I was fortunate enough to get invited for a visit to Yahoo! Accessibility Testing Lab (in Sunnyvale, California). Victor Tsaran (@vick08) and Alan Brightman (@abrightman) were kind enough to spend about an hour and a half with me and several other computer professionals. Here are some notes from the meeting:
- Learned a lot about Mac’s accessibility features. You can find them under under System Preferences/System/Universal Settings. Apparently they’ve been present since 1985, but most people don’t know they exist.
- Apple computers come with a screen reader VoiceOver, which is now on the iPhone. On the Mac, it displays the text which it’s speaking; a great for blind person to work with a deaf person.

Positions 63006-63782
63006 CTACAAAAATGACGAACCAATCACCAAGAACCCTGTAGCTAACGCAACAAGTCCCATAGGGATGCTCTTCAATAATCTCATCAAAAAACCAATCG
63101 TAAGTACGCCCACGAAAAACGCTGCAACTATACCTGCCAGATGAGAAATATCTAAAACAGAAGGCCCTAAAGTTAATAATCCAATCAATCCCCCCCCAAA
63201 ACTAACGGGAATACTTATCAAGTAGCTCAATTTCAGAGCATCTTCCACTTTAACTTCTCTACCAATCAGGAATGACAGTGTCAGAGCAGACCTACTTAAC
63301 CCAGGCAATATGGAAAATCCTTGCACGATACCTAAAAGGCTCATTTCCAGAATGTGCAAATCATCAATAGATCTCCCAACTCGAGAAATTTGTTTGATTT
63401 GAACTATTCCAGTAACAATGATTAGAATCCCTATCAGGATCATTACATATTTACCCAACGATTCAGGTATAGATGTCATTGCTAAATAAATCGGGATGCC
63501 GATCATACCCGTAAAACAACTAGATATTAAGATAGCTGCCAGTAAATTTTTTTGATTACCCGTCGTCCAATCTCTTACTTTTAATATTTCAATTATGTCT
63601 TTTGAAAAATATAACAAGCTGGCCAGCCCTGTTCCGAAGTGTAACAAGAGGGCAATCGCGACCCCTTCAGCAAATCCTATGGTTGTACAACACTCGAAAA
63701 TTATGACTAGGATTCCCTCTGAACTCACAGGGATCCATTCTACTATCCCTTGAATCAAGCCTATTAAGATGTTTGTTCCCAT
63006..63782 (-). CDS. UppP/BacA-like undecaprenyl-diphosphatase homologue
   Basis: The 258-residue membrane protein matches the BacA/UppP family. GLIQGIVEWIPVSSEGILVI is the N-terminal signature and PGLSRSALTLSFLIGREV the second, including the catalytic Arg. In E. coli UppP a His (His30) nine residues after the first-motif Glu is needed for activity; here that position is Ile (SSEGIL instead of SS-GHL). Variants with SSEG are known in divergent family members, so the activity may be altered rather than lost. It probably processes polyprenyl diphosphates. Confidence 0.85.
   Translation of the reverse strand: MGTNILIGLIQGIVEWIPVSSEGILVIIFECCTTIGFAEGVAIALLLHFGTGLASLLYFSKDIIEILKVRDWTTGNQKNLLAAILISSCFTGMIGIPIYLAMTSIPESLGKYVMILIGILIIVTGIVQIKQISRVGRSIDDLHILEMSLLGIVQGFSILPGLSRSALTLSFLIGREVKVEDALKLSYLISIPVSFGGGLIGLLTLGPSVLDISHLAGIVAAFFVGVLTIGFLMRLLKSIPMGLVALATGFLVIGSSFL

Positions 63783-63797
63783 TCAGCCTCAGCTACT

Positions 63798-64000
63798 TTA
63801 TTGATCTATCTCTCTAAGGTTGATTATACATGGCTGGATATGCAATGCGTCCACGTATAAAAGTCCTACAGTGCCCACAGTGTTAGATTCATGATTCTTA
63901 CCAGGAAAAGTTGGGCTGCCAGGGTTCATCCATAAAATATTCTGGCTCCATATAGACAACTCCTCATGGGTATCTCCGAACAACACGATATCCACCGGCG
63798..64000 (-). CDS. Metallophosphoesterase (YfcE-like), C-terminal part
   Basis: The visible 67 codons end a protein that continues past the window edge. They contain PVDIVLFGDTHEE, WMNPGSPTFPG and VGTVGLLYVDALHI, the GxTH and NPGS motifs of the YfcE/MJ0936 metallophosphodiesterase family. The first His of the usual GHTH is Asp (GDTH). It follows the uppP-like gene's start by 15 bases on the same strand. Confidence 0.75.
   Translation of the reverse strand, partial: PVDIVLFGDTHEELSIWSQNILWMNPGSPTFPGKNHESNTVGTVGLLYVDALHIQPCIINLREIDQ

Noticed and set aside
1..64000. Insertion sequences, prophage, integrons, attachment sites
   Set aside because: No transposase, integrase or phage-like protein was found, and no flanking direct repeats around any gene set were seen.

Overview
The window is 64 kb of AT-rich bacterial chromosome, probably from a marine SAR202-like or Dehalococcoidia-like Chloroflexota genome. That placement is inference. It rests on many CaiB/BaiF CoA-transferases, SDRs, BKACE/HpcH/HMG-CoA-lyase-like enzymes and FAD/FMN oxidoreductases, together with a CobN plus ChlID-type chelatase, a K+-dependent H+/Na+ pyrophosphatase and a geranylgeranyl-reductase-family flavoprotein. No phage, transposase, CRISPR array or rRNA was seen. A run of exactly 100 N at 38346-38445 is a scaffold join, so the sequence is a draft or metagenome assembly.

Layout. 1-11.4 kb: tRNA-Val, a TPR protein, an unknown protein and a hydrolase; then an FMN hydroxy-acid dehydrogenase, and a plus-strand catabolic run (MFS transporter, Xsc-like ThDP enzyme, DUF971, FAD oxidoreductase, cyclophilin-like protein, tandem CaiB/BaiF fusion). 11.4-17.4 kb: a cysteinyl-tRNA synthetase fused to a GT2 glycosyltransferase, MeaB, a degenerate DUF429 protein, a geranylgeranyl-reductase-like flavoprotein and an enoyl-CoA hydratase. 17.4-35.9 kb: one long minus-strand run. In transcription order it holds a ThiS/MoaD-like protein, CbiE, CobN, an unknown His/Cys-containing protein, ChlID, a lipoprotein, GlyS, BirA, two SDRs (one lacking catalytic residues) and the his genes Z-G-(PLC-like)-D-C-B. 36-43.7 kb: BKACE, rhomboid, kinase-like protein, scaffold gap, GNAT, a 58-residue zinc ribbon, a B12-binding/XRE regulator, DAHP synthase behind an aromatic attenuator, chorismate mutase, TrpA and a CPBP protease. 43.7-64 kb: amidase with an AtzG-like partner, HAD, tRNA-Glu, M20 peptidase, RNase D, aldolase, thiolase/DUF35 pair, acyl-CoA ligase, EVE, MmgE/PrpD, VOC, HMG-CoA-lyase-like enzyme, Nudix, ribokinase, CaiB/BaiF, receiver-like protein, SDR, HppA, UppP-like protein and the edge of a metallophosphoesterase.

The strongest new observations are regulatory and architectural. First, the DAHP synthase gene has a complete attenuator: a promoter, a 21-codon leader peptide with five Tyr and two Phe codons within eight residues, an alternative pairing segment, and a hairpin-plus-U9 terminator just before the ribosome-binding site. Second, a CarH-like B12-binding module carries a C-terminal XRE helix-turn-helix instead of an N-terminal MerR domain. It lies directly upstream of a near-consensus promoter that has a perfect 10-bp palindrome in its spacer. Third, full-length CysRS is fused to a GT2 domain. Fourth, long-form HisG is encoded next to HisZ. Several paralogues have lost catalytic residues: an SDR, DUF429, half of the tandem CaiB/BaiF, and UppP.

- The demo of alternative input devices and software (including switch devices, head tracking, and an alternative keyboard) really creates awareness of others’ needs.
- Saw a demo of a braille output device. It was noted that this type of device is best for the deaf-blind. They are very expensive, and more popular in Europe as there tends to be more subsidy.
- Issues and features with mobile devices including screen magnifiers, speaking menus, camera-scanner-reader combo.
- Some excellent links:
- Origin Instruments – Assistive Technology Products
- AssistiveWare – assistive technology software